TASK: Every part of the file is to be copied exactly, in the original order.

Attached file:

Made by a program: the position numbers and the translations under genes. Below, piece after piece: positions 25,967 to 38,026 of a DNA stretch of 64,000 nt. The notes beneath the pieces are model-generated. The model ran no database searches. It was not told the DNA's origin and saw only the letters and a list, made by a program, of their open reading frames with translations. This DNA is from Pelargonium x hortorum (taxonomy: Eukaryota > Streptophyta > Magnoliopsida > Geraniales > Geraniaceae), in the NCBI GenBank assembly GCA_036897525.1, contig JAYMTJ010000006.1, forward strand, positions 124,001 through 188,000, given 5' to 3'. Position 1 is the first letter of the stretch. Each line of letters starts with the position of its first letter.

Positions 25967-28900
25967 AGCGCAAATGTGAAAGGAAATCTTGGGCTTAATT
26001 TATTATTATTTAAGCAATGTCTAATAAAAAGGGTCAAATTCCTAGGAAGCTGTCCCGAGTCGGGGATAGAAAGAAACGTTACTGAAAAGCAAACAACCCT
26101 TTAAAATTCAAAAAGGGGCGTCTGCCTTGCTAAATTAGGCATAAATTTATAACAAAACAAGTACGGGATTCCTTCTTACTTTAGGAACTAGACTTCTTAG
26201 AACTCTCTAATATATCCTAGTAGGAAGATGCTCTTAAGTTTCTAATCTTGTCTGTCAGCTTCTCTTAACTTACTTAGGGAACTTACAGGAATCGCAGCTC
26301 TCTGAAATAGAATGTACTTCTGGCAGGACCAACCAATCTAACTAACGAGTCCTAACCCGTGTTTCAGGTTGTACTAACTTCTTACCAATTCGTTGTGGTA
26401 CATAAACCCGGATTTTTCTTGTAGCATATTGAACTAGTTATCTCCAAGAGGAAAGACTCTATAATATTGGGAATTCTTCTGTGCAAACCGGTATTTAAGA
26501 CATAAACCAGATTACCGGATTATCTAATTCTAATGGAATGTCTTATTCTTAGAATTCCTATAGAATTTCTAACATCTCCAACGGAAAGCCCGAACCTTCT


Made by a program: the position numbers and the translations under genes. Below, piece after piece: positions 25,967 to 38,026 of a DNA stretch of 64,000 nt. The notes beneath the pieces are model-generated. The model ran no database searches. It was not told the DNA's origin and saw only the letters and a list, made by a program, of their open reading frames with translations. This DNA is from Pelargonium x hortorum (taxonomy: Eukaryota > Streptophyta > Magnoliopsida > Geraniales > Geraniaceae), in the NCBI GenBank assembly GCA_036897525.1, contig JAYMTJ010000006.1, forward strand, positions 124,001 through 188,000, given 5' to 3'. Position 1 is the first letter of the stretch. Each line of letters starts with the position of its first letter.

Positions 25967-28900
25967 AGCGCAAATGTGAAAGGAAATCTTGGGCTTAATT
26001 TATTATTATTTAAGCAATGTCTAATAAAAAGGGTCAAATTCCTAGGAAGCTGTCCCGAGTCGGGGATAGAAAGAAACGTTACTGAAAAGCAAACAACCCT
26101 TTAAAATTCAAAAAGGGGCGTCTGCCTTGCTAAATTAGGCATAAATTTATAACAAAACAAGTACGGGATTCCTTCTTACTTTAGGAACTAGACTTCTTAG
26201 AACTCTCTAATATATCCTAGTAGGAAGATGCTCTTAAGTTTCTAATCTTGTCTGTCAGCTTCTCTTAACTTACTTAGGGAACTTACAGGAATCGCAGCTC
26301 TCTGAAATAGAATGTACTTCTGGCAGGACCAACCAATCTAACTAACGAGTCCTAACCCGTGTTTCAGGTTGTACTAACTTCTTACCAATTCGTTGTGGTA
26401 CATAAACCCGGATTTTTCTTGTAGCATATTGAACTAGTTATCTCCAAGAGGAAAGACTCTATAATATTGGGAATTCTTCTGTGCAAACCGGTATTTAAGA
26501 CATAAACCAGATTACCGGATTATCTAATTCTAATGGAATGTCTTATTCTTAGAATTCCTATAGAATTTCTAACATCTCCAACGGAAAGCCCGAACCTTCT